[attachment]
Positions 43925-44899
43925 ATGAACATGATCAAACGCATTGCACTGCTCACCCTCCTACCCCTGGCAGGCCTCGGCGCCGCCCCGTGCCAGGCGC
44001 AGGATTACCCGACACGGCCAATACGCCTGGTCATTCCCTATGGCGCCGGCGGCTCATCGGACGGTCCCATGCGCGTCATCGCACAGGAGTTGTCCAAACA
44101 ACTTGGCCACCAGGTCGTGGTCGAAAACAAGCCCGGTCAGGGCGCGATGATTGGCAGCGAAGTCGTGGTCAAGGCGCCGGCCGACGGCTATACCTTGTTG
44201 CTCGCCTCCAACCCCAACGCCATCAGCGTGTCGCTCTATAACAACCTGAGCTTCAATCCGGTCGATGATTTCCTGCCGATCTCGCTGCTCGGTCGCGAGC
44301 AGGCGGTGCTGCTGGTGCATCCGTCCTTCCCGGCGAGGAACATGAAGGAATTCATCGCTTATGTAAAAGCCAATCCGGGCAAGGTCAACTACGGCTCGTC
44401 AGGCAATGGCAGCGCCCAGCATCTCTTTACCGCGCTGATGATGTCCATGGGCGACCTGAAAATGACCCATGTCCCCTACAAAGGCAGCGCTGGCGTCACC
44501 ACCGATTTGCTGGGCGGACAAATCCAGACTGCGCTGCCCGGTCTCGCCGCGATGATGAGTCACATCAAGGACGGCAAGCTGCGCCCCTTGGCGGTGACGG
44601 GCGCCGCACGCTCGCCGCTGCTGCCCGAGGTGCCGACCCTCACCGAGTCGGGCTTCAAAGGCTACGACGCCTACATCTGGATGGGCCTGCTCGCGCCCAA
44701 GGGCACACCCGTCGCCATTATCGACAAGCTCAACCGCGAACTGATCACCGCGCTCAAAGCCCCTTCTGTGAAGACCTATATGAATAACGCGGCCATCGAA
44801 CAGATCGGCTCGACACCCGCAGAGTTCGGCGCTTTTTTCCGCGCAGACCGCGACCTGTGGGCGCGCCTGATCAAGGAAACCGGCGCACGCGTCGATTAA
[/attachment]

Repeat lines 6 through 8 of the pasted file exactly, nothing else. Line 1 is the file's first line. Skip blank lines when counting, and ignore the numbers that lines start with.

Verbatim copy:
44301 AGGCGGTGCTGCTGGTGCATCCGTCCTTCCCGGCGAGGAACATGAAGGAATTCATCGCTTATGTAAAAGCCAATCCGGGCAAGGTCAACTACGGCTCGTC
44401 AGGCAATGGCAGCGCCCAGCATCTCTTTACCGCGCTGATGATGTCCATGGGCGACCTGAAAATGACCCATGTCCCCTACAAAGGCAGCGCTGGCGTCACC
44501 ACCGATTTGCTGGGCGGACAAATCCAGACTGCGCTGCCCGGTCTCGCCGCGATGATGAGTCACATCAAGGACGGCAAGCTGCGCCCCTTGGCGGTGACGG